The goal was nothing less than total destruction on a vast scale. Moses
warned the Jewish people that when they crossed into the Promised Land they
would encounter all sorts of pagan idols and places of worship. These
intolerable abominations were to be immediately eradicated. Pulverize every
idol and graven image, he exhorted them. Burn down their asheirah trees.
Destroy their altars and temples. Wipe out every trace of the idolatry
prevalent in the land. The exhortation concludes, however, with a rather
strange directive, "You shall not do so to Hashem!"
Why did Moses find it necessary to tell the people not to mount a campaign
of destruction against Hashem? Who would ever dream of wantonly destroying
Jewish places of worship?
The commentators explain that human nature has a way of adapting to the most
unpleasant circumstances. Sensitive people exposed to violence and mayhem
for longer periods of time very often become hardened and thick-skinned.
After a while, deeds and spectacles which would have scandalized and
revolted them no longer have the same effect. They become different people,
cruel, hard, merciless.
When Moses told the Jewish people to attack the pagan culture with utmost
violence, to uproot, pulverize, smash everything in sight, they had good
reason to be concerned about how this would affect their character. Would
formerly gentle, refined people become brutalized and violent?
There was no need to worry, Moses reassured them. Smashing idols was not an
act of destruction, and it would not transform them into violent people. On
the contrary, cleansing the land of the pagan abominations was a
constructive enterprise of the highest order. Smashing idols would never
lead them to acts of wanton and gratuitous violence.
"You shall not do so to Hashem!" Moses told them. This was a promise rather
than a command. In other words, do not be afraid to attack the idols with
unrelenting ferocity. You shall not become inclined to turn that same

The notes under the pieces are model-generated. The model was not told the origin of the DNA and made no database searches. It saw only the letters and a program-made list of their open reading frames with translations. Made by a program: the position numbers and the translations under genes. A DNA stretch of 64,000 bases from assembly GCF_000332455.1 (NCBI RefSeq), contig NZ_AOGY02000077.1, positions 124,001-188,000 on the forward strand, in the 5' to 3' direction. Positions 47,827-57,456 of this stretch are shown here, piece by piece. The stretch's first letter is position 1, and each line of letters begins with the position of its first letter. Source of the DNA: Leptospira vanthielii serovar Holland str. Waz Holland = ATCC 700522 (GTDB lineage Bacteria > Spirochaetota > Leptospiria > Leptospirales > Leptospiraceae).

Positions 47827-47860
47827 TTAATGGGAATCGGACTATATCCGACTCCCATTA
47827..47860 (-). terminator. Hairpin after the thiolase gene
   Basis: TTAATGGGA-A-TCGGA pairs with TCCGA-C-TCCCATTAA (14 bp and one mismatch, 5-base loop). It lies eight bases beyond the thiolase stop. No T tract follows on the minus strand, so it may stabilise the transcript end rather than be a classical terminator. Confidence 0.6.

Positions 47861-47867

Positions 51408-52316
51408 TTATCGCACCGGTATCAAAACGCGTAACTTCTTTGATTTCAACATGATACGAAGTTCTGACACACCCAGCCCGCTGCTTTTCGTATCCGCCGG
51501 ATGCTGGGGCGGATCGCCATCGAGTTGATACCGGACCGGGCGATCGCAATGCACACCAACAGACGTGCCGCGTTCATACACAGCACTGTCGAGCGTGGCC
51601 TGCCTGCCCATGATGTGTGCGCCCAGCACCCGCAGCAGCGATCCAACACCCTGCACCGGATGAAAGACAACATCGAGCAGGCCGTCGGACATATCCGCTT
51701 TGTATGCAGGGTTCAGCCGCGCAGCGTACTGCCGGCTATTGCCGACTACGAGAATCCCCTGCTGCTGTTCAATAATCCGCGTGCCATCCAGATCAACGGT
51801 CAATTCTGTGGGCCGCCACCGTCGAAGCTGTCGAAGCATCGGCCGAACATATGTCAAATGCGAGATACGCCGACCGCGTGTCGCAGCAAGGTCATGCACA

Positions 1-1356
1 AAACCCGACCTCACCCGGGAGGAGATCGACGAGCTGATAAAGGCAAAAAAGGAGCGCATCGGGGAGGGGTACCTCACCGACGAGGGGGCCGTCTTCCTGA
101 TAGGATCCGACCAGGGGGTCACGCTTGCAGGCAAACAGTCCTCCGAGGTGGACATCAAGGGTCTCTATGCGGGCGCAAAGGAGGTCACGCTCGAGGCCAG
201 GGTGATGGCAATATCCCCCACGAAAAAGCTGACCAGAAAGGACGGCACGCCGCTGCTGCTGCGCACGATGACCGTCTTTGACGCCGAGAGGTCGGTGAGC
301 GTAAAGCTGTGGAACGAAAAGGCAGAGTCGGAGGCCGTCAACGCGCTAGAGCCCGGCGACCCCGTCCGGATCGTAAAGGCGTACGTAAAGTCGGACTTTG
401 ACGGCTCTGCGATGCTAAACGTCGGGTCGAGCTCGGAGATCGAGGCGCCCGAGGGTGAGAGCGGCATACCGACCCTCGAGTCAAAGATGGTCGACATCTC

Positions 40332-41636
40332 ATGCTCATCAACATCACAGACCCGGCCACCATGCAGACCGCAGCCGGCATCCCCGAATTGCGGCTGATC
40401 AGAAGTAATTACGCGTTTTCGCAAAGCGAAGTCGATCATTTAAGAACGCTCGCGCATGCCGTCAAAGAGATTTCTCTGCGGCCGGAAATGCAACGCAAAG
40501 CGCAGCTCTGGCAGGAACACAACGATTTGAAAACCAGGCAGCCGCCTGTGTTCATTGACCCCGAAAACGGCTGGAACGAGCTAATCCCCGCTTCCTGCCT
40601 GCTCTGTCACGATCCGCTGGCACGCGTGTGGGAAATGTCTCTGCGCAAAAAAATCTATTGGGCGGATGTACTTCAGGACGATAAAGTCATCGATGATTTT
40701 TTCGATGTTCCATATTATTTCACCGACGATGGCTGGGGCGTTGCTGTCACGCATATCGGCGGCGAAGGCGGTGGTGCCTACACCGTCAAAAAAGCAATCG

destructiveness against Hashem's holy places. You shall remain the same
high-minded, refined people that you were before.
Several army officers, one of them a field doctor, went to see a boxing
match. As the pugilists stepped into the ring, the crowd greeted them with
loud and boisterous cheers.
The match began. Punches and blows flew through the air. Most missed their
mark, but some of them landed. After two rounds, both fighters were bleeding
profusely from cuts to the face. The crowd loved it and screamed with
delight at every new burst of blood.
The army officers were on their feet, lustily cheering on the fighters. Only
the army doctor remained seated. He looked pale, and he face was bathed in a
"Hey, what's the matter?" asked one of his comrades. "You look ill."
"I cannot bear to watch," said the doctor. "The sight of blood makes me queasy."
The other officer laughed. "That's a fine joke," he said. "You queasy at the
sight of blood? Why, I've seen you amputate a soldier's leg on the
battlefield without batting an eyelash. What's a little blood to you? You
must be immune to the sight of blood."
"You don't understand," said the doctor. "When I operate in the hospital or
out on the battlefield, I am healing my patients. That is not blood of
violence. The blood flowing in that ring down there is of a totally
different character, and I have no stomach for it."
In our own lives, we often find it necessary to take harsh measures in our
relations with our children, family members or business associates. Many
people who find themselves in these situation experience feelings of
self-doubt. Are they becoming somewhat cold and callous? The answer lies in
focusing on the positive results we aim to achieve. If our motivations are
constructive, well-advised and devoid of anger and frustration, we can rest
assured that we will not suffer any spiritual damage.
Text Copyright © 2010 by Rabbi Naftali Reich and Torah.org.
Rabbi Reich is on the faculty of the Ohr Somayach Tanenbaum Education Center.